Dirk Campbell’s Origins – Review

By • November 13, 2007

True to its name, Origins is a sample CD in GigaStudio and EXS24 format featuring samples of instruments from early antiquity (the bone flute being one of the oldest) up through brass used by the Roman Legions (the cornu). For those curious, my interview with Mr. Campbell found that all of the instruments were recorded and edited on the Mac using Apple Logic.

The collection is broadly organized by:

• winds
• stringed
• vocals
• percussion
• pads & drones
• sound effects

To make things easy, I’ve created a spread sheet showing each sampled instrument within the group.

The Professional Orchestration™/Film Music Weekly Mostly Video Archeological Instrumentation Manual for Origins

One of the problems I ran into with this review was really knowing how to explain what you really get and the production potential inherent within Origins. If I’m handed an orchestral library, I have enough background and experience to evaluate just how strong the library is or isn’t. Speaking with authority on the balaban or ingoma is a little different. For the record, the ingoma is a percussion instrument, not the latest menu add at Taco Bell.

This is an amazingly strong, highly usable sample collection, that frankly, every media composer should have because it allows you to go in lots of different creative directions.

But as a writer, my struggle with Origins is that it really needs more information to explain what’s in this collection along with how each these sounds should be performed, first, in an “authentic” manner, and from there, as creative points of departure.

In short, Cecil Forsyth, where are you?

I came to this conclusion after playing through a number of the sounds and wondering how each should really be played. Otherwise for recording purposes, it’s just another keyboardist playing an “instrument” like the keyboardist rather than sounding like an actual musician. And believe me, that’s easy to do with this collection.

So as I writer I wanted to know how you played these instruments. I started my search by Googling several instruments which ultimately led me to YouTube and some amazing videos that give you a pretty decent idea on how the sample should be played, how it should sound, and the number of different musical styles it can work in. One thing to remember is that many of these instruments are multi-cultural so they’ll work within a number of different styles.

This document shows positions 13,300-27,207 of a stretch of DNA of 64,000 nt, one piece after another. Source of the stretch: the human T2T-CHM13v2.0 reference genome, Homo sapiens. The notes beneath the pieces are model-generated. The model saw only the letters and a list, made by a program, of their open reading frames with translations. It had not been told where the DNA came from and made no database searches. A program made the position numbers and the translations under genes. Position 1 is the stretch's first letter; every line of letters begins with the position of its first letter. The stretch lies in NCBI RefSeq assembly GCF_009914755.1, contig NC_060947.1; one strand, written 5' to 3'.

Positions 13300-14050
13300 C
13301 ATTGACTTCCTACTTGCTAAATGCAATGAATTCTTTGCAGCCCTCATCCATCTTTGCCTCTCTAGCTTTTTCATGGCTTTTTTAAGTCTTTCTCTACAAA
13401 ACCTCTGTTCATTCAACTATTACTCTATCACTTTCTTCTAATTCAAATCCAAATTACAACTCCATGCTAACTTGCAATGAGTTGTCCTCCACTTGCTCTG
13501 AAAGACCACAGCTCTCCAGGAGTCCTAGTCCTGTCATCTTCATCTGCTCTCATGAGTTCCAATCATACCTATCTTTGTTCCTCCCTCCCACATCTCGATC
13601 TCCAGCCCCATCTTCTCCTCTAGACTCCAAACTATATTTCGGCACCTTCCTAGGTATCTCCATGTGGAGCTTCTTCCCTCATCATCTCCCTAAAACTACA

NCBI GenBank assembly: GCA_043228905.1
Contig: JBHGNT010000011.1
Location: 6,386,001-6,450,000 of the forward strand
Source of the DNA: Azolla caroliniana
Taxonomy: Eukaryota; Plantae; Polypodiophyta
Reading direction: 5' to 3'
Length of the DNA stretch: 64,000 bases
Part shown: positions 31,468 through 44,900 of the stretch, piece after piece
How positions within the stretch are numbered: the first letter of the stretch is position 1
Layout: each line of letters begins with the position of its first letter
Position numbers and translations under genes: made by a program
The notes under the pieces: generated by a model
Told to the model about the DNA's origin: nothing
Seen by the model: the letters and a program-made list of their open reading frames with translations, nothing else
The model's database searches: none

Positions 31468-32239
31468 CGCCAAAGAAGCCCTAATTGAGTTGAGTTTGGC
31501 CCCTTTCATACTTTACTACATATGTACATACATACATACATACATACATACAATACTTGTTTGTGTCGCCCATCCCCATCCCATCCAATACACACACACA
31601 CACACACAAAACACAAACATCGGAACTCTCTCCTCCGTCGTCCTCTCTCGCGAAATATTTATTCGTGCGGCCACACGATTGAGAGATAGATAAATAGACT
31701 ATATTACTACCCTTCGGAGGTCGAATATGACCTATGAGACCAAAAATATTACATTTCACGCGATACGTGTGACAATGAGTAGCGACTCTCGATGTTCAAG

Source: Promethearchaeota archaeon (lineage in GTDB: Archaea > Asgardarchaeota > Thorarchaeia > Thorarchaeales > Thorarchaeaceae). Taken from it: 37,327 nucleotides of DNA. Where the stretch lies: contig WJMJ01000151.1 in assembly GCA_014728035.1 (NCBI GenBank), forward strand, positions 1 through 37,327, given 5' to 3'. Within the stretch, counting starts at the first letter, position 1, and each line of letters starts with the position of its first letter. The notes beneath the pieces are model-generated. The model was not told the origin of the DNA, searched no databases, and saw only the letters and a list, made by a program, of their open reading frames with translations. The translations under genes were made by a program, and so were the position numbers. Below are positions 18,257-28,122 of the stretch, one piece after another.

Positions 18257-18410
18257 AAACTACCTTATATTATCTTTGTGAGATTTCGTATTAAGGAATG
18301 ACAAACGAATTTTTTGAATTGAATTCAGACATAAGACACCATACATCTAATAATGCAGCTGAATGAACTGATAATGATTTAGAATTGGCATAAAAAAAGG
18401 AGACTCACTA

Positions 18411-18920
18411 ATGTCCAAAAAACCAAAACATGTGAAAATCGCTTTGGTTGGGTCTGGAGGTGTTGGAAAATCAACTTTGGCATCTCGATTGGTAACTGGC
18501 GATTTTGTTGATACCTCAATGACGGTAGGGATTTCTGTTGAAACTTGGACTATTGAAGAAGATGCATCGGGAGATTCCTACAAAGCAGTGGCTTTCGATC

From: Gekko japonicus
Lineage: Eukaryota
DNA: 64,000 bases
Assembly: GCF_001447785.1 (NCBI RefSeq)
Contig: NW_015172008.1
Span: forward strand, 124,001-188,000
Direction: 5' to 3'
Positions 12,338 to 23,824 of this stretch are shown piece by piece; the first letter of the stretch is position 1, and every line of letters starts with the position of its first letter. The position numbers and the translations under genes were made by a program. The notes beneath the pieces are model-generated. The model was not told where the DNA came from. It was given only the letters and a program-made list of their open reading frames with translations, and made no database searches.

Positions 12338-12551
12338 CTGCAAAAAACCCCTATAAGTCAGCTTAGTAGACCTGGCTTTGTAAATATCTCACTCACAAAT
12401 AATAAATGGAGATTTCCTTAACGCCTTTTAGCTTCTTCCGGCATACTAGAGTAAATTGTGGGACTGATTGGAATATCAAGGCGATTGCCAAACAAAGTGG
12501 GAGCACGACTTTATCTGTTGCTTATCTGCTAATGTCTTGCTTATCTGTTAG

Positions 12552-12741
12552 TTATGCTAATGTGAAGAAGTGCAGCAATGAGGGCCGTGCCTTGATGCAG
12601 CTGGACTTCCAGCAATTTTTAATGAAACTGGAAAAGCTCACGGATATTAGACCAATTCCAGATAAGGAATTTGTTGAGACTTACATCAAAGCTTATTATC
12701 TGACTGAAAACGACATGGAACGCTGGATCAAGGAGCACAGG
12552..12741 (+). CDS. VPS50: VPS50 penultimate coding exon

As you go through the videos, one thing you’ll discover quickly is that to create an authentic sound from the keyboard, some instruments will need multiple tracks. Anyone playing an electronic wind or valve instrument will find a wonderful set of colors at their disposal.

WINDS
Aulos
Link

Balaban
Link

Double Pipe
Link

Duduk
Link

Fujara
Link

Kaval
Link 1
Link 2

Ney
Link 1
Link 2

Pibgorn
Link

Sorna
Link
Suling
Link

Dungchen
Link

Coach horn
Link 1
Link 2

Tibetan Longhorn
Link

STRINGED INSTRUMENTS
Kantele
Link 1
Link 2

plucking or strumming unstopped strings

Between 5 and 15 strings up to 38

Kora
Link 1
Link 2

Laouto
Link

Mouth Bow (Buffy St. Marie video demonstration)
Link

Nyatiti
Link

Oud
Link 1
Link 2

Rabab
Link 1
Link 2

Santoor
Link

Siter
Link

PERCUSSION
Singing Bowl
Link 1
Link 2

Ceng Ceng
Link 1
Link 2

Tongue Drum
Link

Persian daf
Link 1
Link 2
Link 3

Ingoma
Link

OVERALL COMMENTS
I installed this set inside Logic’s EXS24. The sounds are recorded dry so it’s easy to get them to blend in with other libraries. The better the reverb, the better results. I compared two different reverbs within Logic, Platinum verb and Space Designer. I felt that the depth of each instrument was better addressed with Space Designer, e.g., any convolution reverb.

One difficulty I had was with the manual itself and I’m surprised that ILIO Entertainments missed some of these points in the editing. Through using Vienna libraries, I’m used to the first two letters telling me which instrumental group the sample is assigned to. All the samples start with OR. Small point, but I had to make myself remember that OR stood for Origins. KS, instead of keyswitch, means keyboard split. So every time I see KS, I keep reaching to the end of the keyboard thinking that as I tap C1 or C#1, I’m getting a different sound. Not so. Again, these are small points, but when you’re trying to work through and discover how many gems you have in Origins, it’s an unnecessary distraction that eats time.

Instruments are not mapped in their actual range, but rather, in most cases across the keyboard. Here Dirk’s manual comes in quite handy. Dirk also defines that middle C is C3 and all the ranges in the manual follow that convention. Very handy.

The manual does contain some rather important information as to where the natural pitches are mapped on the keyboard, along with beautiful color instruments and pertinent info about each instrument. My only complaint is that there isn’t more more info.

Pricing
The list price is $349. Unfortunately, these libraries are short discounted so don’t look for more than 5% or 10% off. I also compared price/content to EastWest’s RA. There’s some duplication of content, but not too much.

CONCLUSION
Overall, I think this is a must add to your list. Because we’re in such a global community, it’s not about getting Origins so you can do ethnic. You get Origins because of the number of different compositional and stylistic directions it can take you in and that’s worth the price of admission.

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